Reply
  3. Wally

    Monte you have out done your self again. Many moons ago I was told that with my skinny wrists I will always have a slight Fade with my longer clubs. I have been splitting fairways with it for 35 years. Some things are best when left alone

    Reply
    • 4theloveofthegame

      Lucky and smart you. One of my earliest teachers turned us all into drawers after I showed him the original PK inside-out GD article- this was way before the Internet and obviously not in the US…Our best player turned into a 6HCP from scratch, until he reversed course again on his own, going back to scratch.
      Us others were not so strong, neither in play nor in character….
      BTW, that teacher went on to coach a recent Major winner, being awarded teacher of the year many times over- and he duly changed this Major winning pupil’s swing from his natural fade to a draw again after his win, since then we’re waiting….
      Guess/propose he should see Monte!

      Reply
  4. Robert Johansson

    I hit a draw as my natural shot.
    Hitting a fade for me is one yard or so with irons.
    I assume most think distance is key and important instead of accuracy and consistency.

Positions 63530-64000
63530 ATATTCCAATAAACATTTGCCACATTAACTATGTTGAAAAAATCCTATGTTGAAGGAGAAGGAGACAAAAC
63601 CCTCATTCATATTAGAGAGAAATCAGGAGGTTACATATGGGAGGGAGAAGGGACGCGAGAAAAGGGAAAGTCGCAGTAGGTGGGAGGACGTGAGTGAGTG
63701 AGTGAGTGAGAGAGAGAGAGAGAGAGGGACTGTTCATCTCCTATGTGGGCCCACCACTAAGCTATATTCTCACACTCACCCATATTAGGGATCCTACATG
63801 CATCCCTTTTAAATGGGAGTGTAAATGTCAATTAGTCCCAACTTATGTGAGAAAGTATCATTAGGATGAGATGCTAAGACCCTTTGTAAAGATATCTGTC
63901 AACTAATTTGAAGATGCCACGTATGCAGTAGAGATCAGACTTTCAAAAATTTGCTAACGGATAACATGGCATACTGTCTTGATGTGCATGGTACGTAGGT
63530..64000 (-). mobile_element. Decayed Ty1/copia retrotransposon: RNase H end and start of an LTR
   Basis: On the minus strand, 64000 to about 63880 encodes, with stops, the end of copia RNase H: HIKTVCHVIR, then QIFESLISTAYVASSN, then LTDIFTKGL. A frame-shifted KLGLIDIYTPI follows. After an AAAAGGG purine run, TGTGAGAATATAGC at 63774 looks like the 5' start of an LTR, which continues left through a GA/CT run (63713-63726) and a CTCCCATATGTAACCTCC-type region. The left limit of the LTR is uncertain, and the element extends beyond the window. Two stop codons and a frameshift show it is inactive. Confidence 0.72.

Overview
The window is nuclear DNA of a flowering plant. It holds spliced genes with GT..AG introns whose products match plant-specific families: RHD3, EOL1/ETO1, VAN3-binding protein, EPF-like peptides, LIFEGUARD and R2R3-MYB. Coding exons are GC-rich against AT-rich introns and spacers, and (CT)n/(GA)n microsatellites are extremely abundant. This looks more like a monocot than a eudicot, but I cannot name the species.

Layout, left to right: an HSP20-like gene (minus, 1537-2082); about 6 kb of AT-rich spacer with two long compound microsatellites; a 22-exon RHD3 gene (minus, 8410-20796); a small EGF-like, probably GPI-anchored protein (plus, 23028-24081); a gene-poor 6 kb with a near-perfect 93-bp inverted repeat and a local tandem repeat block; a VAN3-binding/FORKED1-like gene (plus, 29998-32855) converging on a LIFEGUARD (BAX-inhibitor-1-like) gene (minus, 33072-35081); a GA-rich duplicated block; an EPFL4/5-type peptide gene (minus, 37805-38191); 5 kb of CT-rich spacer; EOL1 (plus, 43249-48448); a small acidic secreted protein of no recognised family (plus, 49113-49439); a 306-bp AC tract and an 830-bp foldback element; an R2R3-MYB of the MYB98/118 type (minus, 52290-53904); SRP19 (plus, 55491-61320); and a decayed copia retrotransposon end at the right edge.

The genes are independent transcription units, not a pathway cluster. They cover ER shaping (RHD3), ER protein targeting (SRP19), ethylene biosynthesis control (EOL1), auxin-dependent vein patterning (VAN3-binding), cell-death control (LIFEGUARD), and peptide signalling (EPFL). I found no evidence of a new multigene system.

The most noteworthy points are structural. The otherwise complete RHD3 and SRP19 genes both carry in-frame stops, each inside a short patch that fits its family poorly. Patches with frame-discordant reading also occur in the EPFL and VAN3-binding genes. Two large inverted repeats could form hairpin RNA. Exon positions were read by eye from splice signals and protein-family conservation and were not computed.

Longer clubs tends to be fades for me, as long they go in the fairway I dont care 😉

    Reply
  5. Christian

    I hit fades. Sometimes it is a stretch to call it a fade, though :-). I can definitely see the mentality of wanting to hit draws. It’s the opposite of the problem I currently have (big wipes) – kind of like wanting to hold the lag to get rid of a cast. It doesn’t really work but makes sense to the golf addled mind. That all being said, I am just as happy to see a well hit slight fade as a draw.

    Reply
  6. BernardP

    As Lee Trevino said: “You can talk to a slice, but a hook won’t listen”

    At my club, there are all these older, slow-swing-speed players, trying to play a low draw, because “it has more roll”. So they buy 9 degree drivers.

    What they don’t consider is the lack of height of their shots, costing them distance, and the fact that balls stop quickly after landing on our well-watered course.

    Reply
  7. The Original Brian

    No shot makes me cringe more on the range than a weak swipe.

    A fade is a great shot to hit if you can still “compress” the ball (I hate that term too, but there really is a different sensation at impact when stirking the ball well).

    There is nothing wrong with hitting a fade but when people say “I’m hitting the fade now” it usually means they screwed up something mechanically and cannot manage to square the club face to save their lives and thus that is their new shot.

    Reply
  8. Mike Z

    My dad watches the Hank Haney shows on the golf channel (for entertainment purposes only) and reports that this week, Hank was forcing his poor students to hit a draw by flipping the club with their hands and wrists. A guy snap-hooked it 50 yards into the trees and Hank thought that was great progress.